Both employers and their employees will be paying more for healthcare unless Congress pumps the breaks on the Health Insurance Tax (HIT). Imposed by the Affordable Care Act, the HIT is set to go into effect for 2019 unless Congress agrees to delay it through 2020.
Buffalo Niagara employers are committed to providing their employees with affordable healthcare, but the cost of doing so continues to climb. The Buffalo Niagara Partnership supports comprehensive access to coverage without imposing new regulations and fines on employers. Last year, 75% of Buffalo Niagara Partnership members who participated in our annual survey indicated that they experienced healthcare cost increases. That is why advocating for lower healthcare costs is one of the Partnership’s 2018 Advocacy Agenda priorities.
Governor Cuomo’s Executive Budget proposal looks to close the state’s $4.4 billion deficit with a series of revenue actions – government speak for new taxes and fees. The majority of these new taxes fall on the healthcare industry, continuing New York State’s long history of taxing healthcare to pay for healthcare. This reliance on healthcare taxes is one of the main reasons New Yorkers pay some of the highest healthcare premiums in the country and why Buffalo Niagara employers identify healthcare costs as a growing pain point.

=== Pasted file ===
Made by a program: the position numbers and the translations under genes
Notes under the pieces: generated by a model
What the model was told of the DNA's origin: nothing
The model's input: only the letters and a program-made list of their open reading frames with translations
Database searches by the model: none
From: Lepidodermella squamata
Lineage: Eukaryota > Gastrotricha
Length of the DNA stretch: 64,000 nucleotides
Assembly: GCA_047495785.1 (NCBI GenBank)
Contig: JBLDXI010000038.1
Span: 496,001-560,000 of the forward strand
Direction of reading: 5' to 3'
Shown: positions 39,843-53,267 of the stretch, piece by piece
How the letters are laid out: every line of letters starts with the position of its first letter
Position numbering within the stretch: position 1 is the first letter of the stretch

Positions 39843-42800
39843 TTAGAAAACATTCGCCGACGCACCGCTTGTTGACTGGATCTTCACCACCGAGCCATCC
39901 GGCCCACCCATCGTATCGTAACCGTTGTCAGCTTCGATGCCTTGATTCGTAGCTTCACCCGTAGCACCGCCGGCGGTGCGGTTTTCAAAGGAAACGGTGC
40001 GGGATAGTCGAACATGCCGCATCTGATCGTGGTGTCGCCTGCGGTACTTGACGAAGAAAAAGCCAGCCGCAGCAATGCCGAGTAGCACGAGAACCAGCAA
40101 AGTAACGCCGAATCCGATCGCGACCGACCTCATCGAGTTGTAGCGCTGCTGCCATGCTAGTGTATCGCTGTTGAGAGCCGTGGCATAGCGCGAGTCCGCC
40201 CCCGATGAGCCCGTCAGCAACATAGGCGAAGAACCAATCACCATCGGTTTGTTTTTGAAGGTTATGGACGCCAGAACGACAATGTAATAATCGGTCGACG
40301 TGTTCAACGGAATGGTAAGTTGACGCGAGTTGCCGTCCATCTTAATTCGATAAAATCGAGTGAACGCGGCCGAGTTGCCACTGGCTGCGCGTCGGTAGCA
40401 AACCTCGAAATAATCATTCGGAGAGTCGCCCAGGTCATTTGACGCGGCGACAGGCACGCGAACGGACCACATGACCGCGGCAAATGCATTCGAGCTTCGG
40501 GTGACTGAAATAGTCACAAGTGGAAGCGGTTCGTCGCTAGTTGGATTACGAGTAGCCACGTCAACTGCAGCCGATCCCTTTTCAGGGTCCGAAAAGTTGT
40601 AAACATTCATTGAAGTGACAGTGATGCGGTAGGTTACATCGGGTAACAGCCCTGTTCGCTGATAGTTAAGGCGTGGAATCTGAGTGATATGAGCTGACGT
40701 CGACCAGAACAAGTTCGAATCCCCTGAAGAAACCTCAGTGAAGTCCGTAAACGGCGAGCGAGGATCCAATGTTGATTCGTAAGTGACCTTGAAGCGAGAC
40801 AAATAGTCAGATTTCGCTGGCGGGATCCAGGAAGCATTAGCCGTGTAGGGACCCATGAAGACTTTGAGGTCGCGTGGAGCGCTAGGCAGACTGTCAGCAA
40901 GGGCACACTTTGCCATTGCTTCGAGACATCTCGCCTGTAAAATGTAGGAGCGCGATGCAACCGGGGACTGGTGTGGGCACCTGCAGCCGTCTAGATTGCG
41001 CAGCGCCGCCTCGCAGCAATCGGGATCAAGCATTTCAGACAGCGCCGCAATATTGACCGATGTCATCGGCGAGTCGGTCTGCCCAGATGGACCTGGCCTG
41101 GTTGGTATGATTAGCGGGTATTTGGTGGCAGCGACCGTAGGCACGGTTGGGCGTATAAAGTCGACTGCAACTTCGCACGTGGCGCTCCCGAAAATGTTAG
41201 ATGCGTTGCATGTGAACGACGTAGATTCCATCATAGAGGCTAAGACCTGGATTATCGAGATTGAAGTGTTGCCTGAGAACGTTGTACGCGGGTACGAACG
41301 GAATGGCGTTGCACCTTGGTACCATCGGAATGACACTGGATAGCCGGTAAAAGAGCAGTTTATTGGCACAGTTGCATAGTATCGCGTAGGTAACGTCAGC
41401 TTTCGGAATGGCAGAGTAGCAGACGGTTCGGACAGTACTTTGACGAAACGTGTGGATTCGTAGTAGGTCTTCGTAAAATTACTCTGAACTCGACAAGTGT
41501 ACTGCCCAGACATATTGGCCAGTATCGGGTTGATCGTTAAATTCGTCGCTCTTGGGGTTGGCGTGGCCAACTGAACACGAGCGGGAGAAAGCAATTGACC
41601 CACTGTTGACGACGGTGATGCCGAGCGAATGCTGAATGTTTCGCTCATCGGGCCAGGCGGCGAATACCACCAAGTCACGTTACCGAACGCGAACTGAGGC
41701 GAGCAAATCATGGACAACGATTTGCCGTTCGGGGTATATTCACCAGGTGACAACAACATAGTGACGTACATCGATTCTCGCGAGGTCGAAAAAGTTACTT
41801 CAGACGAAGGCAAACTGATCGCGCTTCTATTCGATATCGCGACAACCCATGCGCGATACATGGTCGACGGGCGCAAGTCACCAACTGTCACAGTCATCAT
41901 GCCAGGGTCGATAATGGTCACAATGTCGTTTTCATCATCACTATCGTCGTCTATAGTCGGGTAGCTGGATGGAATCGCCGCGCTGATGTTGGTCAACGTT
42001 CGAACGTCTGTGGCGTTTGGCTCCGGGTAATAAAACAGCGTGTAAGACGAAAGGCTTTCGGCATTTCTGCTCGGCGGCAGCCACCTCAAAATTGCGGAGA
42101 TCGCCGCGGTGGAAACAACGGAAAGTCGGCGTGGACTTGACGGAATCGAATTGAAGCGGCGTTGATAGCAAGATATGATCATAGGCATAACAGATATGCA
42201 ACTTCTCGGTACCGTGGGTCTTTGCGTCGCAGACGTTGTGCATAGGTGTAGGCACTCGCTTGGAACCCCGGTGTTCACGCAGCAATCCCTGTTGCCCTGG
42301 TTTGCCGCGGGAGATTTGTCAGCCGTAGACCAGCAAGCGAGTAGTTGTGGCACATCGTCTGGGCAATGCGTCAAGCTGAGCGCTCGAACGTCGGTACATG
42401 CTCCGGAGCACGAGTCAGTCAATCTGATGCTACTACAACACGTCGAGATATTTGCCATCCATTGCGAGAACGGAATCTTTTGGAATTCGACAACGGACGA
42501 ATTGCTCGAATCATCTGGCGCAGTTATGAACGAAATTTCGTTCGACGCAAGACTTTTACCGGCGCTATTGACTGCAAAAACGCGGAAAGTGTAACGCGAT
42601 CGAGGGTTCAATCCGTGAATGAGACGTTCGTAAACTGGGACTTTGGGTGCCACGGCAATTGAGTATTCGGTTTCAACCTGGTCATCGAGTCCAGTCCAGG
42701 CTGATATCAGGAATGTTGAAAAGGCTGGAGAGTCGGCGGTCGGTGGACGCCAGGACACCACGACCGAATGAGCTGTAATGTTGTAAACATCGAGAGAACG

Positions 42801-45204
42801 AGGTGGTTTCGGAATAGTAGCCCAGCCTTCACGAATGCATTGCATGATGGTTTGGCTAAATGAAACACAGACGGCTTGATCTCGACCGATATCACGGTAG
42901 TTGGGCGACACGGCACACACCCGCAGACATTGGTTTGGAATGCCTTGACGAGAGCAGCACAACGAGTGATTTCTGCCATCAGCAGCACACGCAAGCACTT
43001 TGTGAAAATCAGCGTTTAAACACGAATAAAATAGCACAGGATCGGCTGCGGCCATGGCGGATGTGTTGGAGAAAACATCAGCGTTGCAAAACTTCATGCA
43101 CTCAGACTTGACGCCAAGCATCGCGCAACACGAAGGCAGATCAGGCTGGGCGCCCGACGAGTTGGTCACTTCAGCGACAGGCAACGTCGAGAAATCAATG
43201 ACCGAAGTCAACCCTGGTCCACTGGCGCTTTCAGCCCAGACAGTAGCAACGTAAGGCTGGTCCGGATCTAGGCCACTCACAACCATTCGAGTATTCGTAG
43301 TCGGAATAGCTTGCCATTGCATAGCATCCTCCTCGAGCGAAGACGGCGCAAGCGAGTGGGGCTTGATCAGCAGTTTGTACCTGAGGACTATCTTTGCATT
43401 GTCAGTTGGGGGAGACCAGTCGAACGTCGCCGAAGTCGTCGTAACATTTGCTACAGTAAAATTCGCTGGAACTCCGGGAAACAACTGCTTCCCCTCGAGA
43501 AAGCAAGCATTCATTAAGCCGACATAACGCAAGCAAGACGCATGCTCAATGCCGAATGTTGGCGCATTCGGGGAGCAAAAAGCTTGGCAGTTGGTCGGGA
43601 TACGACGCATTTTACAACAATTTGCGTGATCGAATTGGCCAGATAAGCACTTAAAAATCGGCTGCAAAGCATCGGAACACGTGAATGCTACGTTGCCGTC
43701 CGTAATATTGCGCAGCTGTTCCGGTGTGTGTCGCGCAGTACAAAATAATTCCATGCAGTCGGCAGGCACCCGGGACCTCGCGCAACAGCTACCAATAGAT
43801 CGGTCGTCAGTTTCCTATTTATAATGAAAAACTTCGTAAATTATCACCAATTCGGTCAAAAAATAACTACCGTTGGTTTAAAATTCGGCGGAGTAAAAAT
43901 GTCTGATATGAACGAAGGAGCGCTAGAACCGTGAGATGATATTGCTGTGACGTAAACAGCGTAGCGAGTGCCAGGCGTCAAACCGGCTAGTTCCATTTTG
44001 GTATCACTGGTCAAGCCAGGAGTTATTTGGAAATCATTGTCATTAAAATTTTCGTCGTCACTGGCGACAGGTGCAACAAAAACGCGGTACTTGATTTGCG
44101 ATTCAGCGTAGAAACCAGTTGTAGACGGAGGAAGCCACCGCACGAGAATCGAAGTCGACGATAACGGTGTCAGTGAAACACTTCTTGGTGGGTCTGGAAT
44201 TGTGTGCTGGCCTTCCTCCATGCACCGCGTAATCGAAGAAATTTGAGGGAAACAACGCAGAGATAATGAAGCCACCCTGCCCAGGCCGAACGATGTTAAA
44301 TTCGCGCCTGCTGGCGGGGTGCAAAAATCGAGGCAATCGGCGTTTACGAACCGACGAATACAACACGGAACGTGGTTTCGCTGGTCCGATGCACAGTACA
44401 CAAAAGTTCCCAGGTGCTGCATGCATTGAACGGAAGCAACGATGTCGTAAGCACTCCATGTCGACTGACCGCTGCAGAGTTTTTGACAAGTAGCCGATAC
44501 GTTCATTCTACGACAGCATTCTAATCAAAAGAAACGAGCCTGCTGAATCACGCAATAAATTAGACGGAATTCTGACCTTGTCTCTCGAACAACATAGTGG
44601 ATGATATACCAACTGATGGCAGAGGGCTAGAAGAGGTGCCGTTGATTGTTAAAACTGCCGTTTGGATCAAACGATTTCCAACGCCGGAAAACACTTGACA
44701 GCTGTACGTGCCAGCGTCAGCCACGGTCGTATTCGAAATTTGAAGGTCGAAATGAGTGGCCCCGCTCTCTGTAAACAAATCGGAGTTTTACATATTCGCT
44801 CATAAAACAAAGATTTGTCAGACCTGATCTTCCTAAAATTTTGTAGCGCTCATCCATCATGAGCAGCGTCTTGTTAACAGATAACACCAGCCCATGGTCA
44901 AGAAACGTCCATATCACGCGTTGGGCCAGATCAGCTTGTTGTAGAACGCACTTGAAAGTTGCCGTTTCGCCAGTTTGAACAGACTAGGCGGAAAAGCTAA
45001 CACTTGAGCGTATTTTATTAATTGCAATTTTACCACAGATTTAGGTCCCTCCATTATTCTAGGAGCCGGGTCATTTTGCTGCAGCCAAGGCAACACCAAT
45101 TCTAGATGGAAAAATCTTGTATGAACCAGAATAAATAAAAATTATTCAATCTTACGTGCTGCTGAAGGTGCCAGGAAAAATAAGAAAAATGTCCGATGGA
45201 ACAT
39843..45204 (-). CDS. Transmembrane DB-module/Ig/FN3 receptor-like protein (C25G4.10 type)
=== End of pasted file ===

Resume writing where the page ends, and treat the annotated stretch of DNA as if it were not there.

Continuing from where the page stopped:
Regional employers are optimistic about the local business climate, but unconvinced that New York State is becoming more business friendly. This dichotomy is just one of the top line results of the Buffalo Niagara Partnership’s annual advocacy survey.
By: Thomas Foels, M.D., M.M.M. Independent Health’s Executive Vice President and Chief Medical Officer
Welcome to the new world of labor relations.
On April 14, 2015, new union election rules from the National Labor Relations Board (NLRB) went into effect, signifying a dynamic shift in the way unionization efforts can play out in work places across the country.